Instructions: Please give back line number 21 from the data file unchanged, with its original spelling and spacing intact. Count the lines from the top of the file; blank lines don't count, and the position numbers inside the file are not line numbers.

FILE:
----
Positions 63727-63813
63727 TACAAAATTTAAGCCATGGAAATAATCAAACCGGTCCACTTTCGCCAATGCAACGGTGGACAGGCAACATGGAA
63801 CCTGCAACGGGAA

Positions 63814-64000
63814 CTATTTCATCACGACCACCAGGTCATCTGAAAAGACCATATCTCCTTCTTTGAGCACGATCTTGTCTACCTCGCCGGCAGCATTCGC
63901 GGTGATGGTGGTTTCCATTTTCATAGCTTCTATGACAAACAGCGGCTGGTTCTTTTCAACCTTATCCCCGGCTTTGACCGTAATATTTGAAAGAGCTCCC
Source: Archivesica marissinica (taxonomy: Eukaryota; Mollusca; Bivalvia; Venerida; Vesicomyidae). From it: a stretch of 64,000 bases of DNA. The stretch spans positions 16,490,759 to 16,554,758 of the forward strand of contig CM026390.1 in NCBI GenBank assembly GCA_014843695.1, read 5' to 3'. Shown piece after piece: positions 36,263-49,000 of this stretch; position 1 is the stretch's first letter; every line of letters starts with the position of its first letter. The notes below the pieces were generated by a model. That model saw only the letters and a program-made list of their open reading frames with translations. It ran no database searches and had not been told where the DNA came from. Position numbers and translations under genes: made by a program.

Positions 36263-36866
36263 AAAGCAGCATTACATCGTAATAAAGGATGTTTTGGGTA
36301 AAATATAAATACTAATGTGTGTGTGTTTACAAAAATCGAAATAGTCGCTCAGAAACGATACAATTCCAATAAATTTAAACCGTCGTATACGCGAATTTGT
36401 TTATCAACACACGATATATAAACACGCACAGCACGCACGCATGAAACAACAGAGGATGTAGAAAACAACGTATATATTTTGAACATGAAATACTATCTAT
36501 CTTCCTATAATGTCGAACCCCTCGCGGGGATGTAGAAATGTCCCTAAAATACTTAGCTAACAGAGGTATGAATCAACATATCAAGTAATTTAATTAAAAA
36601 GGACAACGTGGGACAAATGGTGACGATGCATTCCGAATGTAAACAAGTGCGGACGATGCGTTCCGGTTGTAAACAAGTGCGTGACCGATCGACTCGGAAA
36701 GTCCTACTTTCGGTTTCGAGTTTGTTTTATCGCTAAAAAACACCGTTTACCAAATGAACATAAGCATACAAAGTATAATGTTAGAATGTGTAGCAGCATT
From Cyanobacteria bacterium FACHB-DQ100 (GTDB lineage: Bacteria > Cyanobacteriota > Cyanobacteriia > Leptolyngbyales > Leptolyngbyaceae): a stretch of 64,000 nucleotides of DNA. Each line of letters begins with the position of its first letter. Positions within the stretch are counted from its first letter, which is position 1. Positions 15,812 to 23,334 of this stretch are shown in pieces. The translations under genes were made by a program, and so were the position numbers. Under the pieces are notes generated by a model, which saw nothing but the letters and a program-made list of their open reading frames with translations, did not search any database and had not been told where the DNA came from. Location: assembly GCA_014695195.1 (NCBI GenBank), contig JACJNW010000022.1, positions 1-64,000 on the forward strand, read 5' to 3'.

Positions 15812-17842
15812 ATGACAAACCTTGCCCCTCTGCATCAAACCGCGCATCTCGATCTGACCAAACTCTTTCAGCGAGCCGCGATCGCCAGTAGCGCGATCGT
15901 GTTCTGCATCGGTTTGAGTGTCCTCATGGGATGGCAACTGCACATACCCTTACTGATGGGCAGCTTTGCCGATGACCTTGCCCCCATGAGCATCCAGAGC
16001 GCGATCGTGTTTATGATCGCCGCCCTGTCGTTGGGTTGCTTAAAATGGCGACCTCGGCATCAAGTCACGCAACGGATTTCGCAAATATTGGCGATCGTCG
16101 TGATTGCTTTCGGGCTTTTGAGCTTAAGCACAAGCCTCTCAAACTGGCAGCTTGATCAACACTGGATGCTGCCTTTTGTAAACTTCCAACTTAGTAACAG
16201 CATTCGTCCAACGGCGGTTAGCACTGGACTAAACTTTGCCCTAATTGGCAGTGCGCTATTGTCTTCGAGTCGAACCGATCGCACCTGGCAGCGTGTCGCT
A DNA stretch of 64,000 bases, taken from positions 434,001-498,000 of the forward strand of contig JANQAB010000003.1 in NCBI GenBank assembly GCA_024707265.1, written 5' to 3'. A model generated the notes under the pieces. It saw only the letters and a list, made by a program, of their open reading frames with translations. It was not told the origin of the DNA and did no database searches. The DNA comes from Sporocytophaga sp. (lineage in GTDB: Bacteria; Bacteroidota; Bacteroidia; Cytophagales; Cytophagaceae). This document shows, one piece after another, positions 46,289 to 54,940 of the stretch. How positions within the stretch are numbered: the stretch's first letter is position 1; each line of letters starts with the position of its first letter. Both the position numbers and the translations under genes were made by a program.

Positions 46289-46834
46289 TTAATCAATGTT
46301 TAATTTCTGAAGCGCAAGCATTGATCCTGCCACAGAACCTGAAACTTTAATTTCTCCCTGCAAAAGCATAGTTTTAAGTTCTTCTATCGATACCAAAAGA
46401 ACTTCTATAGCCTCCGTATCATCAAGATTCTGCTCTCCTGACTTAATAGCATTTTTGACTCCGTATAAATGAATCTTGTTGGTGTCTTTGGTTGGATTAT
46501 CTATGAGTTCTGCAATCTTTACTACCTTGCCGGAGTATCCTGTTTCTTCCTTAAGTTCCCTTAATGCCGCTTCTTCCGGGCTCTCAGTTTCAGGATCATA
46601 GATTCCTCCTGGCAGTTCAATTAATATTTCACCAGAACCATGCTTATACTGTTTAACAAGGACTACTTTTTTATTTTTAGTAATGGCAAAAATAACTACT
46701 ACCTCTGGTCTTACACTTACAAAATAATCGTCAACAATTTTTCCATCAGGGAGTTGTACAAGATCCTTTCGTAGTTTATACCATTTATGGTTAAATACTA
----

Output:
16201 CATTCGTCCAACGGCGGTTAGCACTGGACTAAACTTTGCCCTAATTGGCAGTGCGCTATTGTCTTCGAGTCGAACCGATCGCACCTGGCAGCGTGTCGCT